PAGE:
Review of The Man in the High Castle (1962)


Philip K. Dick (writer).

Read in 2018.

28 years after the 1934 assassination of Franklin D. Roosevelt, a lot of people are reading a novel about an alternate history where the fascists lost WW2.

Regrettably the focus is not on the meatier aspects of history. Instead, Dick’s preoccupation with fakeness dominates the narrative. His perspective on women is creepy and also takes up a lot of the foreground.

Fortunately, it seems plausible that the Japanese occupiers would be so interested in pre-war American artifacts that the fake ones can be profitable. Still, as Dick seems to know, his Japanese are Said-esque “orientals”, technologically stranded with the Chinese I Ching and pedicab while the Nazis miraculously colonize the inner planets in plastic rocket ships and barrel toward a collapse that never comes: an endless fascist freefall, extrapolating from the result of the Mefo-bill economy as if that could have been sustained. Compare the real-world Japanese economic miracle. That nation was not stagnant in defeat, so why would it be stagnant in victory? It isn’t a credible meditation on the idea of the Allies losing WW2, but the more colourful aspects are entertaining.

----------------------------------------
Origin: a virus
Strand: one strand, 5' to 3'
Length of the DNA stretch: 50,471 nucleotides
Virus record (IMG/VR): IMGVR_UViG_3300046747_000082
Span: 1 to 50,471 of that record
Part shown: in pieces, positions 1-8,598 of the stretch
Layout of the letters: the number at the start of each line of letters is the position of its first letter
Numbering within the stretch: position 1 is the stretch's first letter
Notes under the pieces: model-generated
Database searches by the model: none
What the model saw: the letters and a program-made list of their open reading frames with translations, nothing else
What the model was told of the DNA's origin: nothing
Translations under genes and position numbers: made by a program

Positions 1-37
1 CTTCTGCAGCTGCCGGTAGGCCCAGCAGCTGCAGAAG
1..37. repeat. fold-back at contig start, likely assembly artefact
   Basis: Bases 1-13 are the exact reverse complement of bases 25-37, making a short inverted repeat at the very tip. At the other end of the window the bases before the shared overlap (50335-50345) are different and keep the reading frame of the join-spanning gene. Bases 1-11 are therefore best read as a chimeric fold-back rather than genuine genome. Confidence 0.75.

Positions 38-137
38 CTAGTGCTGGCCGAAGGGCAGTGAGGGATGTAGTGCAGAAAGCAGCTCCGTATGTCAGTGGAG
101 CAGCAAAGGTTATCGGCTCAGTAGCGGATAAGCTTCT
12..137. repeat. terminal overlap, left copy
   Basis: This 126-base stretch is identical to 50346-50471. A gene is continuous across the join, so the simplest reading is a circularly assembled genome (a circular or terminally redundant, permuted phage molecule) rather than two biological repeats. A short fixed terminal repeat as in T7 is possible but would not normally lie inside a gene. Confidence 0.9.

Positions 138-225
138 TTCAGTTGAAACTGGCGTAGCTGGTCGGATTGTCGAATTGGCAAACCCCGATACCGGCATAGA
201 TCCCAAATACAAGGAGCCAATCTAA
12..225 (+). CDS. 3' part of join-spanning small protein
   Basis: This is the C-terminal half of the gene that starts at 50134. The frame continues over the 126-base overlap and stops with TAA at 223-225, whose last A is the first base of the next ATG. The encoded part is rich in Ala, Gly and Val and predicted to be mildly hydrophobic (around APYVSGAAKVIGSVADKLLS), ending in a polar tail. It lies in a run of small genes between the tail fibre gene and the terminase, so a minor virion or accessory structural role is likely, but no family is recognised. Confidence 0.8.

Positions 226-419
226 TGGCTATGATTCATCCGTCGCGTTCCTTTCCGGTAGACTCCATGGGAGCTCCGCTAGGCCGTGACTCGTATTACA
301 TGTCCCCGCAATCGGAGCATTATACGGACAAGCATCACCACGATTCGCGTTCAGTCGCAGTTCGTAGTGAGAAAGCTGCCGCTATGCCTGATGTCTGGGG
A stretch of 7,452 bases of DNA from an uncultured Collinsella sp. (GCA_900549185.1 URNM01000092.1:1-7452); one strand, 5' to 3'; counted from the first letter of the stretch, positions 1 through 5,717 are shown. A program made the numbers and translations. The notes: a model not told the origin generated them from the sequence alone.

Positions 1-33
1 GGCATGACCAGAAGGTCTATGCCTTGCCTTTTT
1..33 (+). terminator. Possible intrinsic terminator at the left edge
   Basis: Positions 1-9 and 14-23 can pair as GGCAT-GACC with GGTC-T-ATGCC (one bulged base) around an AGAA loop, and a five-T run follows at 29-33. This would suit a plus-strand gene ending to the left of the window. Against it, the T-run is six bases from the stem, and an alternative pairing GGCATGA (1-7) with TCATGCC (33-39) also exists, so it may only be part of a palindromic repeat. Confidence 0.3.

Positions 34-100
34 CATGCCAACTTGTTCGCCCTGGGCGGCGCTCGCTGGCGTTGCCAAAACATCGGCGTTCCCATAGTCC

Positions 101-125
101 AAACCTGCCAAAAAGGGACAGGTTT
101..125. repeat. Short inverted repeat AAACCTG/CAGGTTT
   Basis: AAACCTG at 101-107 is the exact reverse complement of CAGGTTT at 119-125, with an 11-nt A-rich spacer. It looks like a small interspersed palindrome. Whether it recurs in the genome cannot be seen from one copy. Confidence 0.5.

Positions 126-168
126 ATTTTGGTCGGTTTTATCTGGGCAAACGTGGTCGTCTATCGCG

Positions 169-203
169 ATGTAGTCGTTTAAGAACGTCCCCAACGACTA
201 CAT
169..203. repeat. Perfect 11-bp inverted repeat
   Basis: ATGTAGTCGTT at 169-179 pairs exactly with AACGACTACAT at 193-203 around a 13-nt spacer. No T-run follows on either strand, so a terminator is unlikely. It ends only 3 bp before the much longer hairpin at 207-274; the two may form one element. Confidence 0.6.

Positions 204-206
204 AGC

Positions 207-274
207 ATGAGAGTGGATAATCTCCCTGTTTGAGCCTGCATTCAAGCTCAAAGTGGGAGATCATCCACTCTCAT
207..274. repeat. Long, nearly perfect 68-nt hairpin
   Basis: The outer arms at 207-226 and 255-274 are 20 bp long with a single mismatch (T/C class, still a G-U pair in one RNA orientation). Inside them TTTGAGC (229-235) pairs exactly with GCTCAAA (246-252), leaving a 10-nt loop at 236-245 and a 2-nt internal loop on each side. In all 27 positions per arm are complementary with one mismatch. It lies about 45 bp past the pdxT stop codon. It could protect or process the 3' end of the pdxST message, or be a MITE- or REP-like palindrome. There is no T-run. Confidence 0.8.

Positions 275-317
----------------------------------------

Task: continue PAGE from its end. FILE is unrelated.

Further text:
References here: Gödel, Escher, Bach: an Eternal Golden Braid (1979), “Red Star, Winter Orbit” (1983).

text fiction